Book Review : “Tree Talk” By Ana Salote

Reading Tree Talk

If a tree could talk to you, what would it say? I suppose it depends on where you are asking the question – an urban tree starved of space and water, or a high canopy tree in a lush, moist forest – and also which period in history you are talking to the tree during. Our current period of history would certainly be the least likely in which you would obtain a polite response from a tree, and that is the point that Ana Salote, in her beautifully written book “Tree Talk” is making.

The basic premise of the book is a world in which humans have brought themselves, and the planet, to the brink of catastrophe. The deus ex machina comes, not in the shape of a god or an angel, but in a tree called Ash who has developed a mental link with a boy called Charlie. Only Charlie, of all humans, can hear what Ash is saying – and Ash, for his part, wants to learn more about humans in order to understand why they are treating the natural world in such an awful way. Tree Talk is ostensibly a children’s book, but I was entranced by it as soon as I began reading. So many lessons abound in this rich tale of hope, dispair, belief and loss, and I would challenge any person to close this book unmoved.

I asked Ana, the author, whether it was right to “burden” children with such deep messages, and how parents should put such messages across. She said: “Tree Talk’s main purpose is to show how deeply interdependent all life is, and to urge the kind of respect and fellowship with other species that encourages a new set of values.”

“I think that children should be told the facts about climate change but within a context of hope and opportunity. They should be educated about the lifestyle changes which are necessary. The most important thing parents can do is to present these changes as life-enhancing.

“Teach children to breathe the day, not to view it through glass with car-stagnant blood. Teach them to connect with nature. Seasons are not commercial festivals where nothing changes but the tat and the chocolate moulds on the shop shelves, where the forms of the glucose and trans fats we are encouraged to pump ourselves with morph from witch to Santa to bunny. I have a 1927 magazine which says: ‘October is the month in which the Dartmoor ponies are rounded up, when the Harvest Moon shines, when you enjoy the blackberry jam made from the fruit you gathered.’ Now there’s a mental canvas for a child’s autumn.

“The next generation must be unhitched from the real burden which is consumerism. The counter-messages are so strong and insidious we need to seduce children with deeper satisfactions. Last night I was up in the Somerset hills, fully alive, cradled in sunset with deer leaping against it. I’m sorry, you can’t buy that in a supermarket.”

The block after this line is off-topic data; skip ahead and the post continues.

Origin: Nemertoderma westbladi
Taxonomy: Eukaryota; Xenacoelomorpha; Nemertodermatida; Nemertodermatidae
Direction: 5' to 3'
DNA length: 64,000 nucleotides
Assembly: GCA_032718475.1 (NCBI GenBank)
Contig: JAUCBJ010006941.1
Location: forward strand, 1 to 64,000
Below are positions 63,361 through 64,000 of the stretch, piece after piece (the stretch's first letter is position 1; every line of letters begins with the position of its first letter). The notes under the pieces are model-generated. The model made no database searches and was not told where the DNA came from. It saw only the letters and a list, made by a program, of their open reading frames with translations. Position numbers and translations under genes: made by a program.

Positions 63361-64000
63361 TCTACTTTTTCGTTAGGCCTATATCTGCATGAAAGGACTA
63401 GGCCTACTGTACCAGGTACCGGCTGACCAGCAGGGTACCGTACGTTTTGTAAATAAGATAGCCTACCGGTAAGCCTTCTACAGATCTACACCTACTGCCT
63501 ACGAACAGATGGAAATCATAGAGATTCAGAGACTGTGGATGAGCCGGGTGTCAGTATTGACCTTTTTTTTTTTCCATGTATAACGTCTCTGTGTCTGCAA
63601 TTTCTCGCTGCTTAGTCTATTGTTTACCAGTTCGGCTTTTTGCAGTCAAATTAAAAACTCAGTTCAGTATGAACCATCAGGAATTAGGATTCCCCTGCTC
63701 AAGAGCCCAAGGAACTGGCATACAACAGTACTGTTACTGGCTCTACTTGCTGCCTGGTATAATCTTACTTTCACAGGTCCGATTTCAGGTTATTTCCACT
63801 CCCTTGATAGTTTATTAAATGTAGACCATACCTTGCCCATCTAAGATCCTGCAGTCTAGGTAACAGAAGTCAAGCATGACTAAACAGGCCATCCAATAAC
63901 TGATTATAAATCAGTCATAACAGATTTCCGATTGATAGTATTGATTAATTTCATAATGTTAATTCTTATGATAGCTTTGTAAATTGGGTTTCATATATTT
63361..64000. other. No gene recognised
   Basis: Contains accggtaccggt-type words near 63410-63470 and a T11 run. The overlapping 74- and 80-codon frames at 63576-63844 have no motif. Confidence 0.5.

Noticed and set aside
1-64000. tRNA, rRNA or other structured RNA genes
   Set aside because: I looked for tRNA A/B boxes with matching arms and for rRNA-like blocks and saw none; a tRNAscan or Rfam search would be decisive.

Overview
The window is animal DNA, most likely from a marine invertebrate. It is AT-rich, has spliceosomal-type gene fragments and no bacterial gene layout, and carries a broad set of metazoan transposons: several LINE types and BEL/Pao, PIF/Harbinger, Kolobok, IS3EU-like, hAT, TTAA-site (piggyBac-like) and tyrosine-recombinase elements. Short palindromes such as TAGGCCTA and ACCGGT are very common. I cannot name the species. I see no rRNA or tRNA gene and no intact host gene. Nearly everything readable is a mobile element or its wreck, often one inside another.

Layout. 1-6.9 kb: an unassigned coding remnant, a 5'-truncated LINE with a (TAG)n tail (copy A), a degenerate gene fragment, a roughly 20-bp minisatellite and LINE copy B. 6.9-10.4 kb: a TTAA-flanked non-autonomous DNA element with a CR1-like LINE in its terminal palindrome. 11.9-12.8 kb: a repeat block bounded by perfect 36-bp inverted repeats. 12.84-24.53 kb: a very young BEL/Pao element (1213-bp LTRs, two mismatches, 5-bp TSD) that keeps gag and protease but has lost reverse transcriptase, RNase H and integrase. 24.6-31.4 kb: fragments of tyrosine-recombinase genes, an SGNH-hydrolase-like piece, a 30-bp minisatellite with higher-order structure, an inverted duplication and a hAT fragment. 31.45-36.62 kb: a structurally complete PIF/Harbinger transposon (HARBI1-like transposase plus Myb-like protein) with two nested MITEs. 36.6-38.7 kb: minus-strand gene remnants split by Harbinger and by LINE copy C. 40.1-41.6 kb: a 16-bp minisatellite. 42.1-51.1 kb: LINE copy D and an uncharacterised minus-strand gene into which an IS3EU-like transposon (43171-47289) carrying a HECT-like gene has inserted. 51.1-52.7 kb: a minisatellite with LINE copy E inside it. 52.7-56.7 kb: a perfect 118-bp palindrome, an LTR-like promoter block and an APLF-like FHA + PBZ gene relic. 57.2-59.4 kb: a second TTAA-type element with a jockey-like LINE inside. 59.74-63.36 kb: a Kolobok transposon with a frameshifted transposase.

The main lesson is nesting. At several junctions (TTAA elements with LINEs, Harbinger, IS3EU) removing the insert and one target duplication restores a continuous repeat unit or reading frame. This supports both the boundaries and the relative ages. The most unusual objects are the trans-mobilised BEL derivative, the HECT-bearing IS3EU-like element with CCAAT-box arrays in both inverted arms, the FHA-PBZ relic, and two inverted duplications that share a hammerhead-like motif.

One thing that struck me as particularly magical about the book, was the use of “Gnosis”, to allow different species to communicate with each other. When asked about it’s origins, Ana said: “Gnosis was inspired by a moonlit ash outside my window. It had a fleshy cast to its trunk and a definite air of sentience about it. I got into bed and started writing Tree Talk. I believe that consciousness is a continuum which does not start and end with humans, or even with animals. Our arrogance makes us unimaginative. I hope that the book encourages children to realise that all life has a viewpoint which deserves consideration and respect. Symbiosis is planetary. Breathing is communal. Gnosis represents that connectivity. ”

The only part of the book that jarred with me was the apparent use of genetic engineering as a short-term way out of the ecological crisis. Ana explained that she had struggled with this concept herself, and while against the use of GMOs in general, does see a place for technology, if only to avert catastrophe: “I think we need to build arks, like the seed bank at Svalbard and Kew, and I think we need to pursue the science of adaptability because we, and other species, may need it. In the book genetic engineering is symbolic. It represents the need for the utmost wisdom and circumspection to be used in all future human interventions. Ecosystems and not ourselves should be the beneficiaries of a new utilitarianism. There is a difference between developing tools for exploitative reasons and developing them for protection and conservation. Knowledge is not dangerous in itself, it’s how it is used.”

Tree Talk is available now from many online outlets. I thoroughly recommend it for all parents, and those who want to feel like wide-eyed children again.

Keith Farnish

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